Here's the film's website, for more info.

Wed. 8/22, 9 PM at
New Filmmakers at
Anthology Film Archives
32 Second Ave.
New York, NY 10009

- Sujewa

Monday, August 13, 2007

Yahoo! Finance link for Movie Production, Theaters page

Not really sure what the numbers mean, but perhaps in the future, if I deal with making bigger budgeted movies & big production & distribution companies, this page will be useful.

- Sujewa

Tom "Delirious" DiCillo is blogging

Just read about 5 entries at Tom DiCillo's blog, re: the release of Delirious, good stuff. Check it out here. Here is a sample from his post re: Delirious adventures in Turkey:

" I went to the Awards Ceremony the following night even though I knew Delirious wasn’t going to win anything. At every competition festival I’ve ever been in someone always finds a way to let you know the night before. But I figured what the hell; what else am I going to do in Istanbul on a Friday night? The ceremony was entirely in Turkish. A famous Turkish woman came out and sang a Turkish song. She came out three more times before they announced the winner of the first international competition prize. I was astounded to hear my name. I’d won the Jury Prize, the Silver Tulip. I got up on stage and looked out at a vast convention hall full of Turkish people and a live broadcast to Turkish TV. I’d not even thought of preparing a speech. “At times like these,” I said, “It really makes me wish I’d taken Turkish in high school.” "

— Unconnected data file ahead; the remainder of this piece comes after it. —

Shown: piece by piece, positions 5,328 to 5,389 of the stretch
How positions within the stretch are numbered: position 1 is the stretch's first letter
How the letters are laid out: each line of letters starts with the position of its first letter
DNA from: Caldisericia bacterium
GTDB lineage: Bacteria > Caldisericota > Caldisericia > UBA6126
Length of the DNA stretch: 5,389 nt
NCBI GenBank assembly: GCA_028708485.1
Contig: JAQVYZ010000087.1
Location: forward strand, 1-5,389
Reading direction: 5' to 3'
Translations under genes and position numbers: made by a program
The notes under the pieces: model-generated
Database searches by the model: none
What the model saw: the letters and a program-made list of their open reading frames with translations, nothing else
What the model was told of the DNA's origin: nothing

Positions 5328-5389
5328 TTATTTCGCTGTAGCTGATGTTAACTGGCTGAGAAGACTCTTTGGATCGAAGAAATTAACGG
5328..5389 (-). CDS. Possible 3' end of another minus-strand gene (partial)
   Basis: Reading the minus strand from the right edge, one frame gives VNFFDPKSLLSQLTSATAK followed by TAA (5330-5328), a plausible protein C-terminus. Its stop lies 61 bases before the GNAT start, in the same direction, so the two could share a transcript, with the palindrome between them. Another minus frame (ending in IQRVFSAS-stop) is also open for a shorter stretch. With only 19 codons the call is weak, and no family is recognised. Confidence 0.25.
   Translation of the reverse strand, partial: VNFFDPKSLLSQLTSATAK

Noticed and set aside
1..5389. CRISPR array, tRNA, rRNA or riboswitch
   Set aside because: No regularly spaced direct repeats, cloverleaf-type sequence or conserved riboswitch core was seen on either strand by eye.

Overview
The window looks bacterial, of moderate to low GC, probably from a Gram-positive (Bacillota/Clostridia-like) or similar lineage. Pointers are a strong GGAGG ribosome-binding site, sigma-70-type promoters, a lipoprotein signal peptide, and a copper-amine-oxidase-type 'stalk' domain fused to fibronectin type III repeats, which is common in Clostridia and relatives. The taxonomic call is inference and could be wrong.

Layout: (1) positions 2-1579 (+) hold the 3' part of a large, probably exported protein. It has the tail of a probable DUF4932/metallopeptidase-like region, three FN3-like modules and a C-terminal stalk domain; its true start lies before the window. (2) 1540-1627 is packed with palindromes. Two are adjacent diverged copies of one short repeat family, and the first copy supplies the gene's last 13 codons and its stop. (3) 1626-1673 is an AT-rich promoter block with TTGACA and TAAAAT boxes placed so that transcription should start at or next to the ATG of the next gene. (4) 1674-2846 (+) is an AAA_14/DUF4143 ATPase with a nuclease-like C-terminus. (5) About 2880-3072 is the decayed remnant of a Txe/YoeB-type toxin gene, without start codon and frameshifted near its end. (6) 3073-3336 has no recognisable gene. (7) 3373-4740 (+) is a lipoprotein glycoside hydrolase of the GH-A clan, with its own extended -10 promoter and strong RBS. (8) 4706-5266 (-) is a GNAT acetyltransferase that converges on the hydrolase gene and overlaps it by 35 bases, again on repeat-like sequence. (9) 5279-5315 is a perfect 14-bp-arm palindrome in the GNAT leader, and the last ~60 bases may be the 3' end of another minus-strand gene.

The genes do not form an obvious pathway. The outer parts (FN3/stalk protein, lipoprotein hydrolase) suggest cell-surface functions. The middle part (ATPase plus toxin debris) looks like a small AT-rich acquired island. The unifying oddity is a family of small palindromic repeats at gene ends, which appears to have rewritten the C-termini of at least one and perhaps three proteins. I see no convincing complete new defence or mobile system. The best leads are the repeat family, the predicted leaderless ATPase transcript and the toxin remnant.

Read the rest here.

Looking forward to checking out Delirious.

- Sujewa

Grace Lee's American Zombie

I guess I am adding a zombie comedy to my "2 watch" list for the first time in my life (if I recall correctly), 'cause Grace Lee's new film American Zombie sounds interesting. Check out the Cinematical review here.

- Sujewa

Sunday, August 12, 2007

Delirious trailer

Speaking of Living In Oblivion (see post below), here is a trailer to Tom DiCillo's new movie Delirious:

- Sujewa

Stranger Than Hollywood blog updated

I made a little progress report on my feature #3, the next movie, over at its blog Stranger Than Hollywood. The challenge, for me, with STH - an indie movie about the making of an indie movie - is to not take the Living In Oblivion path (which is one of my all time favorite movies) but still make it entertaining & worth watching for the kind of people who like watching movies or TV shows about making movies (that's my kind of people, i am a big fan of that "genre"), I think I've figured out the way. Read about it at this STH entry.

STH, my film #5, feature #3, will hopefully be completed by the end of this year. You may see a drastic drop-off in how much I post here in the coming weeks, as I get busier with STH & also with the next phase of DNO distribution (DVDs this month, may not make the 8/15 deadline though, but should certainly have them by the time I go to NYC on 8/23). I hope to update the STH blog at least once a month and this blog as DNO news breaks or other important DIY film related stuff needs to be shared.

- Sujewa

Saturday, August 11, 2007

Jericho's Echo trailer

Check out a trailer to Liz Nord's doc about punk rockers in Israel:

Find out more about the movie here, including info. on buying the DVD.